U2 accused of ‘robbing the world’s poorest’ ahead of historic Glastonbury set Reuters

When the most hypercritical band of a generation take to the Pyramid Stage at Glastonbury this evening, they will be met with a mass protest at their decision to move parts of their business from the Republic of Ireland to the tax haven of the Netherlands. The controversy started back in 2006 when the Republic of Ireland put a cap on generous tax breaks for artists in the Republic and U2 couldn't have moved parts of their business quicker. The decision to avoid paying these taxes has sparked fury, especially given that Bono is an anti-poverty lobbyist

The direct action group, Art Uncut, have organised a protest at the Glastonbury festival; a protest that will begin as the band walk on stage. U2 will be met with a serious of banners condemning their decision to avoid tax. The group plan to unveil a giant inflatable before the television camera's as Bono walks on to the Pyramid stage this evening.

The decision taken by U2 has sparked outrage amongst anti-poverty campaigners who have accused Bono and his band of blatant hypocrisy. The view from many is how can Bono maintain his credibility and continue to preach ill of poverty across the world when he himself is depriving the Irish Republic of millions of pounds a year. Even more shocking for campaigners is the revelation in The Times that Bono and three other member of his band are among the highest paid musicians in the world with a combined fortune of £455m.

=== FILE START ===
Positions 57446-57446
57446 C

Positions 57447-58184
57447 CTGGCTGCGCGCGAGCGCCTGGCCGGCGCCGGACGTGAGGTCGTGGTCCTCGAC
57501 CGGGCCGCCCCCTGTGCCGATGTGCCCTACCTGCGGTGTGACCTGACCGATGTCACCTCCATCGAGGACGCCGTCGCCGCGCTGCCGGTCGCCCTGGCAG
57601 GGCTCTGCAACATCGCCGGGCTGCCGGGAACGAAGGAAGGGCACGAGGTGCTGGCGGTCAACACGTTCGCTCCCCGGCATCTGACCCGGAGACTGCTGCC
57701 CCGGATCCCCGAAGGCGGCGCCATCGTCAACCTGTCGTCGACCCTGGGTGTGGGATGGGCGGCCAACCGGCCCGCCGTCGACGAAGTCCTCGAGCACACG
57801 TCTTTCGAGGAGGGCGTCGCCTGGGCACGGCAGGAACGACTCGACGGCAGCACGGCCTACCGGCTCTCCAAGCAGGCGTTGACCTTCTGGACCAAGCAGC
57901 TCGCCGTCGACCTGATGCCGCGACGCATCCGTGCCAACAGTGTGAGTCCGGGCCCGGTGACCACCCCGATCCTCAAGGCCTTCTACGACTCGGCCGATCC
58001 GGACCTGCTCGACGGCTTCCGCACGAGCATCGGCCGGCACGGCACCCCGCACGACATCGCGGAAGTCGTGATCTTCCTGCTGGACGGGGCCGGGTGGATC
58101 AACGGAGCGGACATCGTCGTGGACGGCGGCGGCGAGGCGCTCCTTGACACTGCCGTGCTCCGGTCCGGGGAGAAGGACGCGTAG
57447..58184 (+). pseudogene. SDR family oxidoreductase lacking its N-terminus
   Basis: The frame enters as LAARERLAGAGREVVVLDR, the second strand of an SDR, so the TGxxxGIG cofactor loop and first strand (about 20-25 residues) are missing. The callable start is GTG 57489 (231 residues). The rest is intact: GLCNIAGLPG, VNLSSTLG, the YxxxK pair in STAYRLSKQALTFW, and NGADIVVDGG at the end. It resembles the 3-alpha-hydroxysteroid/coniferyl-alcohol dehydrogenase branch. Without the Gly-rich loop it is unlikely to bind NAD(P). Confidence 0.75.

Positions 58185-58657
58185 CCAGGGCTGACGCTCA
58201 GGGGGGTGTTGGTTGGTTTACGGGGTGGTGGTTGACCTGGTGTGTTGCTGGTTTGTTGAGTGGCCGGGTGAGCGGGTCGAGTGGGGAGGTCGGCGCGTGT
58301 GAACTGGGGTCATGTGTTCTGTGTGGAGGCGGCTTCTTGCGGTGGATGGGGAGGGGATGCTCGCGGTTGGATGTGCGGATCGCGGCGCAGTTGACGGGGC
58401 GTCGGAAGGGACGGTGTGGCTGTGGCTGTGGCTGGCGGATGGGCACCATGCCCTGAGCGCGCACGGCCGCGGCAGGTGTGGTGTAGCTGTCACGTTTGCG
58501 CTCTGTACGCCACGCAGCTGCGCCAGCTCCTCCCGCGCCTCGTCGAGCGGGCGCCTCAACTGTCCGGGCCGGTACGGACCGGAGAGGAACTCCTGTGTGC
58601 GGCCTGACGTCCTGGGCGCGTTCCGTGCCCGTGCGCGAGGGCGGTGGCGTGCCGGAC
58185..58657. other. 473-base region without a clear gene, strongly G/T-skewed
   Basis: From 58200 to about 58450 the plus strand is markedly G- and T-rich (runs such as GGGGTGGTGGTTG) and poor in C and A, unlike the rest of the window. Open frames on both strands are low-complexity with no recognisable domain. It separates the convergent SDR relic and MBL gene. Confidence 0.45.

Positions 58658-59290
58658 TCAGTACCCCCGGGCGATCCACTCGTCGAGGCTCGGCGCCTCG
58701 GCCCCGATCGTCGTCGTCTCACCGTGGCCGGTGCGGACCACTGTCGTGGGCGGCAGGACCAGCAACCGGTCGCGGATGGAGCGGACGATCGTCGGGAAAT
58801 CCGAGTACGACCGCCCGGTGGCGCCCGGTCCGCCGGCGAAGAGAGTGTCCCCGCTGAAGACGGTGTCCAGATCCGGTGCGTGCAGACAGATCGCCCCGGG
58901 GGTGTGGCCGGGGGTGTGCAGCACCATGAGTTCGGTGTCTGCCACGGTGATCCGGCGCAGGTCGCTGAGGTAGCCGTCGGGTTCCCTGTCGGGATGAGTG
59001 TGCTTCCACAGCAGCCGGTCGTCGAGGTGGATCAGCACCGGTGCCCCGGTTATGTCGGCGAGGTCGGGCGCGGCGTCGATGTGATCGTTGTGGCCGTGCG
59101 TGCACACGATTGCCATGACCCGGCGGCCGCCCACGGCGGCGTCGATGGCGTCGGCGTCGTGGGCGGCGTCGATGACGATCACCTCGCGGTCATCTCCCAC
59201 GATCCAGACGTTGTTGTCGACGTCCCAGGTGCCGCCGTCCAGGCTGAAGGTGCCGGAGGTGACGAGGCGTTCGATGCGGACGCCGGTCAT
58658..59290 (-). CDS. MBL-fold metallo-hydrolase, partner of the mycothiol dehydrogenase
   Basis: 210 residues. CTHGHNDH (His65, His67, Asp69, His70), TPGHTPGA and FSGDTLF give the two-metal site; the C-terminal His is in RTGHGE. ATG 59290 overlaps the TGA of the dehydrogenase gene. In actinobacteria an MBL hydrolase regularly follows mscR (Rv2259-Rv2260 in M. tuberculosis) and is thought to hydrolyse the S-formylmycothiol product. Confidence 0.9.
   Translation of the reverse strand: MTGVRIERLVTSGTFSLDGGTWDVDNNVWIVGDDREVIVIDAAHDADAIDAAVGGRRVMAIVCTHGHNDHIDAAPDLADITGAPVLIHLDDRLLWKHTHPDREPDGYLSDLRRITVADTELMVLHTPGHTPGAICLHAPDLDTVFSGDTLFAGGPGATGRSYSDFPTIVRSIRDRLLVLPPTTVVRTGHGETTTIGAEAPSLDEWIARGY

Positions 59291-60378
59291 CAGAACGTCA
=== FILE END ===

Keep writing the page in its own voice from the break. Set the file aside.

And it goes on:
U2 would not be headlining the Pyramid Stage at Glastonbury this evening if it wasn't for the people of Ireland who have been loyal fans of the band for twenty five years. To deprive the people of Ireland, the people who made their success possible, the tax that the country needs at the current time is scandalous. Bono and his band should be ashamed of themselves and the protest tonight is right to raise these issues.

This evening sees a star studded line up at Glastonbury as Morrissey and Primal Scream will take to the stage before headliners U2. Heavy rain is forecasted this afternoon and the 170,000 strong crowds will in all likelihood watch the U2 set in a 90 acre mud bath. More rain is expected later and on Saturday but sunshine is forecast for Sunday.

Last year's event saw some of the hottest and driest conditions in Glastonbury's history.

Police made more than 30 arrests in the days leading up to the start of the festival, the majority drug related.